'Jerusalem budget has major flaws’

Report states that municipality mismanaged funds by not offering competitive bidding practices on tenders.

Jews gather to pray at the Western Wall during Succot (photo credit: AFP PHOTO)
Jews gather to pray at the Western Wall during Succot
(photo credit: AFP PHOTO)
Jerusalem, Israel’s largest city, scored a four out of 10 for fiscal management in the last fiscal year due to its poor socioeconomic standing and the municipality’s purported non-competitive bidding practices for high-paying tenders, the annual State Comptroller Office’s report stated.
The 43-page analysis of Jerusalem’s notoriously anemic economy provides an expansive overview delineating the underlying factors contributing to the city of roughly 830,000 inhabitants’ foundering economic status.
According to the report, published on Wednesday, the main failure of the Jerusalem Municipality was its lack of “centralized information on municipal contracts” for suppliers of goods and services.
“Although the municipality is conducting transactions of billions of shekels, it does not collect consolidated and integrated quantitative and qualitative data relating to its agreements in order to maintain effective oversight,” the report stated.
“The lack of such information may impair the ability of the municipality to take advantage of its size. The city is not even using its knowledge and experience with the coordination of its divisions and various other commitments to improve conditions with those suppliers.”
Specifically, the report cited the municipality’s apparent refusal to offer open bidding for major tenders, including the renovation of sporting facilities, resulting in “a severe blow to the principles of equality, efficiency and economy of the underlying tender laws.”
Consequently, the report claimed that the municipality’s purported preferential treatment of contractors resulted in inflated prices. As a case in point, the report cited a cleaning contract for Teddy Stadium to a contractor “resulting in a waste of public funds.”
To rectify the problem, the report suggested closer coordination with the Comptroller’s Tenders Committee, which would independently review all prospective tenders and choose a bidder based on an “equitable and objective examination of the proposals presented.”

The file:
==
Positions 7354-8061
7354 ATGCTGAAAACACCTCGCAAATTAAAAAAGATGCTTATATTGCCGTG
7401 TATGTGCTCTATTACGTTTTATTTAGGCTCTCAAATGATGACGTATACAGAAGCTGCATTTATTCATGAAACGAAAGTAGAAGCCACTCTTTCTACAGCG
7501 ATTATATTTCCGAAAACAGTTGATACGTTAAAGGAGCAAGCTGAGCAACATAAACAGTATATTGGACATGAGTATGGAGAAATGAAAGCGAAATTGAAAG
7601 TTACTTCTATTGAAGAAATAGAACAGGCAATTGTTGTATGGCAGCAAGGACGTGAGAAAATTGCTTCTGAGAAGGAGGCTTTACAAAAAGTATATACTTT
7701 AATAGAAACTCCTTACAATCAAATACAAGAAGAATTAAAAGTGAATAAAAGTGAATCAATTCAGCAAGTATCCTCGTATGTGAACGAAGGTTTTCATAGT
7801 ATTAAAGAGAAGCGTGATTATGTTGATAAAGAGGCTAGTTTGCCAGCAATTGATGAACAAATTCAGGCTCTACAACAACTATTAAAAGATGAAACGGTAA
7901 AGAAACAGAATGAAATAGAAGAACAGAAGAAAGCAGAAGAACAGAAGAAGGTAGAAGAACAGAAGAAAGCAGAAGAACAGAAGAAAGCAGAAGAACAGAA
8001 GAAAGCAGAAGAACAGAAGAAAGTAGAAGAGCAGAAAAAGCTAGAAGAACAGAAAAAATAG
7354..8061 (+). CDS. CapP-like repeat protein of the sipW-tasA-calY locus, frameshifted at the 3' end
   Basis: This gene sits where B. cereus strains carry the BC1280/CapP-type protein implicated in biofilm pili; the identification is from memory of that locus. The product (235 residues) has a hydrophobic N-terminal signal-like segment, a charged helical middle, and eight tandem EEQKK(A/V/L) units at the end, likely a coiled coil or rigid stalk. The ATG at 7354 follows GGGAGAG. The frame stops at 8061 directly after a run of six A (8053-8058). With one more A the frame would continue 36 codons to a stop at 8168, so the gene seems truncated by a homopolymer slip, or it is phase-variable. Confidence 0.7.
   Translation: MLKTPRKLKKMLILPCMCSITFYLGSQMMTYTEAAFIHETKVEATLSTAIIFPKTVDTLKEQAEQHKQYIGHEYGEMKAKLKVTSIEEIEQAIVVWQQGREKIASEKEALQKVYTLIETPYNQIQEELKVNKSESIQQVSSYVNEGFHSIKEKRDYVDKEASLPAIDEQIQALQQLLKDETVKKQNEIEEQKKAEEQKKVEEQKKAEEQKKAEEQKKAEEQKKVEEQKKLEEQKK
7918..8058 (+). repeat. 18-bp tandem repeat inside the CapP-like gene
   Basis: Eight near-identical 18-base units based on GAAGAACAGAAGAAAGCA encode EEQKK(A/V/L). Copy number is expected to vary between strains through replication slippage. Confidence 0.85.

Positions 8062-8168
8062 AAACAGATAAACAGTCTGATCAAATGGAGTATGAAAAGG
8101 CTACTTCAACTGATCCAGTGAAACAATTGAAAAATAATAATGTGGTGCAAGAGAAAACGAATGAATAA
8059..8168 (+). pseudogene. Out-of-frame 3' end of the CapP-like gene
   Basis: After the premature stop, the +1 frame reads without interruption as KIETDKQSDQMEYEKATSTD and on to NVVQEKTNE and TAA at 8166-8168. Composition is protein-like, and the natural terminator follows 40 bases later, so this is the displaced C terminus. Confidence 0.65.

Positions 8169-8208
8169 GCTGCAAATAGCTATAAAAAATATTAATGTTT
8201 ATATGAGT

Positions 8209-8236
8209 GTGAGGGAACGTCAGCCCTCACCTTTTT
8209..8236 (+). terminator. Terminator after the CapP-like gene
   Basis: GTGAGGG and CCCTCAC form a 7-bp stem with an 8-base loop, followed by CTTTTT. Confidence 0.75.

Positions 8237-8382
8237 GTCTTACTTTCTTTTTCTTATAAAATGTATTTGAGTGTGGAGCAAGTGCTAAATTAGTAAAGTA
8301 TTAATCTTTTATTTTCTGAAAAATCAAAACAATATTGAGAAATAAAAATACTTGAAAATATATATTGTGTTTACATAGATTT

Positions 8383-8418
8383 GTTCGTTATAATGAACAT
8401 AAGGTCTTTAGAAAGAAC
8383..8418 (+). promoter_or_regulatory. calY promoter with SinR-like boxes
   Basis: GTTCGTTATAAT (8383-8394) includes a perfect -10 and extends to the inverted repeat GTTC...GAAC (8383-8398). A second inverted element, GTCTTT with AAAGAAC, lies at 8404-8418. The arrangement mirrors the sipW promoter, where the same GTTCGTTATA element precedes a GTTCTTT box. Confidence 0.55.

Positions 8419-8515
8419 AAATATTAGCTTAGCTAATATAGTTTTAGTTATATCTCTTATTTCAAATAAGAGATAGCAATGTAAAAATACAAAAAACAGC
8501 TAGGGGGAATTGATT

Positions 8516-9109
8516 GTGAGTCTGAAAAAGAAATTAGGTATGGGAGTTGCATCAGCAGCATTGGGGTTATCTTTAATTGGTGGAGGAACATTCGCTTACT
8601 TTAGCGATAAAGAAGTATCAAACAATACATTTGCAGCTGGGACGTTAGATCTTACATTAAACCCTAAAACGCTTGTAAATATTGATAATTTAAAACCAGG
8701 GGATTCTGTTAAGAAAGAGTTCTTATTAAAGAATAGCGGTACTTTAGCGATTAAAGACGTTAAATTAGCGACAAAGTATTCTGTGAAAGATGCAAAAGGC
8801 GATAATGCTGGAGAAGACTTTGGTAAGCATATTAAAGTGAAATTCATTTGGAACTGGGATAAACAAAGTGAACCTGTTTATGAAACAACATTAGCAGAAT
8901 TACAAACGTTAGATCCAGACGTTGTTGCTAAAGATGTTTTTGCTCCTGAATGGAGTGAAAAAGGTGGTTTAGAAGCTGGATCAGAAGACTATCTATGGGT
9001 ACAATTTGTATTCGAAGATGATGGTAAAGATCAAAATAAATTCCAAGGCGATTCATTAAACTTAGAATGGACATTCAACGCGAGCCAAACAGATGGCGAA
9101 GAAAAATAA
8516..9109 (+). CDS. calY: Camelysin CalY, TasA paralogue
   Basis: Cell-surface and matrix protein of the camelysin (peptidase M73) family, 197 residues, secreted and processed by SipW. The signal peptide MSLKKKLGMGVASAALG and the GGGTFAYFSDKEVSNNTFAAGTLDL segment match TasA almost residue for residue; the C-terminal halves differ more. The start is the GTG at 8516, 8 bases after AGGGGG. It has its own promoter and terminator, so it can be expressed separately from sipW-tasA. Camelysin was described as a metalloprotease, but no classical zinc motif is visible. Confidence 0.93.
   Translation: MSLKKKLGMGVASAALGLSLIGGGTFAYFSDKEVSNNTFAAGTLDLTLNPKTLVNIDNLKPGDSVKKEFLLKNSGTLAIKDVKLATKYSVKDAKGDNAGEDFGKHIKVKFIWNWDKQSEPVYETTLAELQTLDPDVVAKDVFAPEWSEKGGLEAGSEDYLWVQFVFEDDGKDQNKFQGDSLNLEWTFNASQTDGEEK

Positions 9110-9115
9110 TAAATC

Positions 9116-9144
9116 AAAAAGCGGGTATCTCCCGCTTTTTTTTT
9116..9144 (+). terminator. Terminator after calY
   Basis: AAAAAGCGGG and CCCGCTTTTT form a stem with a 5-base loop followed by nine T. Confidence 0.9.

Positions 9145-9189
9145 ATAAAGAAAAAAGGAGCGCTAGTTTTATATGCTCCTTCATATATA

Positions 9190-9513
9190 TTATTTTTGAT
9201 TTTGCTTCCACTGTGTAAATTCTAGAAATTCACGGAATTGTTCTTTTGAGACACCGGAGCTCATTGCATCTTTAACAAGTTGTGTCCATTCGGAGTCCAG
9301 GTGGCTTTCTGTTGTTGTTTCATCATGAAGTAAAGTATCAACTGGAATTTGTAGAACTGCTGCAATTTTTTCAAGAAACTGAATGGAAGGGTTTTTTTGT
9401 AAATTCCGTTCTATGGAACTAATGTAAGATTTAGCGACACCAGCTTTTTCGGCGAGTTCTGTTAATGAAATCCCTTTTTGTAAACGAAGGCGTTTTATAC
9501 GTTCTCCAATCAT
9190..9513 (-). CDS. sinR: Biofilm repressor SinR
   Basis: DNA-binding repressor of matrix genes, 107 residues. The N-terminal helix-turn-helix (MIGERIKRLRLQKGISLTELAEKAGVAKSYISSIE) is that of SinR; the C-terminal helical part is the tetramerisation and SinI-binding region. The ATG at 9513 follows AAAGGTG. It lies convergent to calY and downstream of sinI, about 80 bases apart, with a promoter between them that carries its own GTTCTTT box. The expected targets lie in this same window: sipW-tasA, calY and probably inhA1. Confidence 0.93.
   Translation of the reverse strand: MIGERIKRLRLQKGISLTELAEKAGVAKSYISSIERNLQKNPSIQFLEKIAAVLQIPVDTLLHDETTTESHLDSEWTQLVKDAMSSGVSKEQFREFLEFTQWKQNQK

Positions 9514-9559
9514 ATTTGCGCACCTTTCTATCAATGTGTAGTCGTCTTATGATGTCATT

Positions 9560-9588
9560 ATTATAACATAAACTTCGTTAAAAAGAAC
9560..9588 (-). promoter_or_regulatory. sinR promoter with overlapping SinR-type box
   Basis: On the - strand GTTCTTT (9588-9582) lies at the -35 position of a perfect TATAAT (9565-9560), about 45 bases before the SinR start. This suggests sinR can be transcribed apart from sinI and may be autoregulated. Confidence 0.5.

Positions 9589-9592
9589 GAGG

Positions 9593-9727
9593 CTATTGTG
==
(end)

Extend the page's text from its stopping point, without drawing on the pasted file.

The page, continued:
The report added that “serious deficiencies” were uncovered with respect to awarding non-competitive, inflated contracts by the municipality in numerous other areas, including the city’s lighting infrastructure.
In the report’s “main recommendations” section, the Comptroller’s Office suggested that the municipality establish a central database “that will allow it to exploit the advantages inherent in the size and scope of its agreements.”
“The municipality will be responsible for appointing an official to buffer data, carry out comprehensive and effective controls on the contracts system, and ensure its proper management,” the report said.
It added: “The municipality has taken a narrow interpretation of the provisions of the tender exemption law.”
Municipal officials – especially in the Sport’s Department responsible for Teddy Stadium’s cleaning services tenders – must “critically reexamine the terms of the tender in question” by creating a “tender exit,” the report suggested.
The report’s “conclusion” section reiterated that an audit of the municipal budget found numerous shortcomings, “some of them severe,” with respect to adequately addressing its contracts with suppliers and contractors.
Based on the findings, the municipality must “act to increase control over its engagements system,” the report concluded.
Jerusalem Mayor Nir Barkat, a highly successful software entrepreneur, has repeatedly stated that a new business district to be constructed at the Western entrance of the city will result in a reversal of fortune for the capital.
The municipality had issued no response to the report by press time.